Chinese lacquerware has a long history dating back as early as the New Stone Age. It has existed in Chinese daily life for more than 4000 years. The original wares in China were those coated with black and red lacquers. From the Shang Dynasty to the Han, colourful painting, gold inlaying and other techniques were introduced into the making of lacquerware. Its unique, high-class, elegant appearance draws attention from most Chinese art lovers at first sight. The special red colour captures your heart instantly, and the glossy, fascinating details are something special for the eye to behold.
Fuzhou, Fujian province, China is well-known for the "bodiless lacquerware", one of the "Three Treasures" of Chinese arts and crafts (the other two being Beijing cloisonné and Jingdezhen porcelain). Fuzhou lacquerwares are resistant to heat, acid, alkali and electricity.
The lacquerwares made in Yangzhou are famous for their elegance and delicacy and the unique creative production techniques. Yangzhou lacquer articles are distinguished not only by carvings in relief but by exquisite patterns inlaid with gems, gold, ivory and mother of pearl. The products are normally screens, cabinets, tables, chairs, vases, trays, cups, boxes and ashtrays.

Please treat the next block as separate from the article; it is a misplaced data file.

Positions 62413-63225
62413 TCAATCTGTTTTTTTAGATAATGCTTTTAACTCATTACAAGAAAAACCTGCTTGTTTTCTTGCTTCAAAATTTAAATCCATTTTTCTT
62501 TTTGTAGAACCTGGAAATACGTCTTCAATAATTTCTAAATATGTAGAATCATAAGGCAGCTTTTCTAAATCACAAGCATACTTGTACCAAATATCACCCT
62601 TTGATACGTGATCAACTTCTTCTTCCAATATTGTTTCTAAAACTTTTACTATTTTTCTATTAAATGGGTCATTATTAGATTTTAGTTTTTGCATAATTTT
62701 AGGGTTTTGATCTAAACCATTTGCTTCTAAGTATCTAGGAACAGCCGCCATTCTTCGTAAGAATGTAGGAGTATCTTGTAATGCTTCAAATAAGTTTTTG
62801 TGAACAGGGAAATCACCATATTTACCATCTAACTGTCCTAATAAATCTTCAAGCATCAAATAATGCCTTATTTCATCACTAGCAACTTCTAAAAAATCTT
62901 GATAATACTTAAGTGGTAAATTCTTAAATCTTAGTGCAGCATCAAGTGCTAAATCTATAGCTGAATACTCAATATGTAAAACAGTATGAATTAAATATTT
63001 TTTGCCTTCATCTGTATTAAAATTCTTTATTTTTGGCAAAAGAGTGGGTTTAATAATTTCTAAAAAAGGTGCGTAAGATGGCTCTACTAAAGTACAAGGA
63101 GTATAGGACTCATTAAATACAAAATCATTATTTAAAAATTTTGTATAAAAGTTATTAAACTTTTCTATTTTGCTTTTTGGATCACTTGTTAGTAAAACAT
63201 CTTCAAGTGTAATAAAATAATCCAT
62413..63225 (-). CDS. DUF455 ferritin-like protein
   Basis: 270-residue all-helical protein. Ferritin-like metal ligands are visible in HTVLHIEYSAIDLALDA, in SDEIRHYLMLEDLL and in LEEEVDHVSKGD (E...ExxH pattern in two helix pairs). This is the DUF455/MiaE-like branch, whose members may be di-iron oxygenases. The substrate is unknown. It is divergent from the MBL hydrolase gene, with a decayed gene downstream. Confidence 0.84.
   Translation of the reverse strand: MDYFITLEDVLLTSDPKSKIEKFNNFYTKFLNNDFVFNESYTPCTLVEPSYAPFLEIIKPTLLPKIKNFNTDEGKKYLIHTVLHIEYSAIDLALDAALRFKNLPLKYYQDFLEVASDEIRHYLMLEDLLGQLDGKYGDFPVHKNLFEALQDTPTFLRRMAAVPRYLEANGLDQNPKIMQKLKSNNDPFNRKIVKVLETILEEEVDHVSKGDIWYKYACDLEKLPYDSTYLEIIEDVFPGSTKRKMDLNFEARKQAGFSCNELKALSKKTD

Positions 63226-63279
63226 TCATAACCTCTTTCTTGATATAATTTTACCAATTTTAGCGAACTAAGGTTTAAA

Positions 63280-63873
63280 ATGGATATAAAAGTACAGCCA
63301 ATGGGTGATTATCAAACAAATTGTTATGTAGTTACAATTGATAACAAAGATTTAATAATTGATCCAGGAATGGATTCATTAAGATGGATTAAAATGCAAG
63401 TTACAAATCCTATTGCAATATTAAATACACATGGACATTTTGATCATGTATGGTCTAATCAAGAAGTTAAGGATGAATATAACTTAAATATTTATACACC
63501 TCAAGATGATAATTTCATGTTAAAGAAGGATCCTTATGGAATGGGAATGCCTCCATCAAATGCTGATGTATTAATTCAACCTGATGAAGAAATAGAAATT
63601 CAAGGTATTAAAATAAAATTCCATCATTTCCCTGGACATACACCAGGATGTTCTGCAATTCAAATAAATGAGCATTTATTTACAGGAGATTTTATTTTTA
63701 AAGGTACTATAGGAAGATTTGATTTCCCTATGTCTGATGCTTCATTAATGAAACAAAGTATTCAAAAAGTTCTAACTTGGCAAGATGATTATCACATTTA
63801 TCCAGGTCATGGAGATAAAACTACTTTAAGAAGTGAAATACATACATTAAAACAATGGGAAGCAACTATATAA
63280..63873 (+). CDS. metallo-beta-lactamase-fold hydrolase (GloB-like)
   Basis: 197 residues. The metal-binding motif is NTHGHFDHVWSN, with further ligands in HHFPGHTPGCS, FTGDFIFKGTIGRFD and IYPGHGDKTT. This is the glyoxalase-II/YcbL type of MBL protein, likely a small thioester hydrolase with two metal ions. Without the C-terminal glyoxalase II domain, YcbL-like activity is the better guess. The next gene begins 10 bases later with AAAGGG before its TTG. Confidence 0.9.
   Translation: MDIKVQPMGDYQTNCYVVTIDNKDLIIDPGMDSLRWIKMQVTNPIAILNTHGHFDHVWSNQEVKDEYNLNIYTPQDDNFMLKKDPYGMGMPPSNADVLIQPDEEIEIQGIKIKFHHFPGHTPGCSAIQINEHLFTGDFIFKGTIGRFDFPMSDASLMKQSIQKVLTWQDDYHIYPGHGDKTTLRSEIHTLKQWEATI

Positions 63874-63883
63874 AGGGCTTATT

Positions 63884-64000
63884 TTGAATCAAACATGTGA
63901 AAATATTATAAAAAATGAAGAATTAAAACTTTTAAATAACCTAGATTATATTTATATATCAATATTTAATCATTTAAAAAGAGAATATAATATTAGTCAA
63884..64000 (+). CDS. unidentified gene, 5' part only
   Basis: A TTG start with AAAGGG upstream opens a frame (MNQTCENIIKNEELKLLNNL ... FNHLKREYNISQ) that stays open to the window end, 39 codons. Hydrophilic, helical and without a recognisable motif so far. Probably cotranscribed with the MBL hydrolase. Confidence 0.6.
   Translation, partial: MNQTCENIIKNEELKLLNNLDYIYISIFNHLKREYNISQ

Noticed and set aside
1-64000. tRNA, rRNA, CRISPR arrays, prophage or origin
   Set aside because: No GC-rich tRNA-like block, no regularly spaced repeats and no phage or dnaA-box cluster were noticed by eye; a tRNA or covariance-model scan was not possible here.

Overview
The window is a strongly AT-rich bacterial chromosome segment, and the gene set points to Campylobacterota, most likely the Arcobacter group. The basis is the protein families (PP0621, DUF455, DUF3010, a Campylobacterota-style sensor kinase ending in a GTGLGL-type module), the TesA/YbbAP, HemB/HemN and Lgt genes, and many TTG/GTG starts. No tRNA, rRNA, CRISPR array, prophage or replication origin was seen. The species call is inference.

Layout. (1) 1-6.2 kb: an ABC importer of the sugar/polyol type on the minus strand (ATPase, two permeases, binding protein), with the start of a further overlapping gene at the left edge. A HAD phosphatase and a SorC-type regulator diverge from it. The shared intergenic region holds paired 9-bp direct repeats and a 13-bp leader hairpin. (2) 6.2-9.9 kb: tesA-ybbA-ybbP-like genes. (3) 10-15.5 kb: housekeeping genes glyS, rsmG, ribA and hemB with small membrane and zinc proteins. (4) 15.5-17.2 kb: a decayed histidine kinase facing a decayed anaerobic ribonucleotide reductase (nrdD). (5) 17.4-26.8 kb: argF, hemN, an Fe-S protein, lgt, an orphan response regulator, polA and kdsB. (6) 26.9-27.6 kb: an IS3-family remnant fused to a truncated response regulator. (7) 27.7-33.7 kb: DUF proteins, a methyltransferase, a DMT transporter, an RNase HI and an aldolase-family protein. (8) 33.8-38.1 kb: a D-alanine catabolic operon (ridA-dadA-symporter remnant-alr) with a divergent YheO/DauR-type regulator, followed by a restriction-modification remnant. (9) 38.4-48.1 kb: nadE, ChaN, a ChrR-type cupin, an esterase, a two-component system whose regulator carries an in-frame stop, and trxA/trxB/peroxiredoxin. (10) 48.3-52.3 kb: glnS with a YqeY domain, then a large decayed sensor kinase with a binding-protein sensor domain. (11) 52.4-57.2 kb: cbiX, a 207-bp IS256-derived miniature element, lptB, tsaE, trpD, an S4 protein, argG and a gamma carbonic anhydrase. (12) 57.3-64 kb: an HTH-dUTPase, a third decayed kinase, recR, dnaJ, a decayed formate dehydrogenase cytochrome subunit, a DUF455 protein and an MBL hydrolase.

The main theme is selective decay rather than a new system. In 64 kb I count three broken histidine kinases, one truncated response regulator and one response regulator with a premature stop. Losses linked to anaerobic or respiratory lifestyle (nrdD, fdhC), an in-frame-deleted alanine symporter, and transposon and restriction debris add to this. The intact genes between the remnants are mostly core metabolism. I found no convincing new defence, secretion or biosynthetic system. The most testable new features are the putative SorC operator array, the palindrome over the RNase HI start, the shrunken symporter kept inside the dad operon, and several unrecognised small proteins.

Pingyao, an ancient town in Shanxi Province, produces lacquerware which features luster expertly polished by craftsmen.
The making of Beijing lacquerware starts with a brass or wooden body. After preparation and polishing, it is coated with up to hundreds of layers of lacquer, reaching a total thickness of 5 to 18 millimetres. Then, gravers will engrave the hardened lacquer, creating "carved paintings" of landscapes, human figures, flowers and birds. It is then finished by drying and polishing. Traditional Beijing lacquer objects are in the forms of chairs, screens, tea tables, vases, etc. Emperor Qianlong of the Qing Dynasty, an enthusiast for lacquerware, had his coffin decorated with carved lacquer.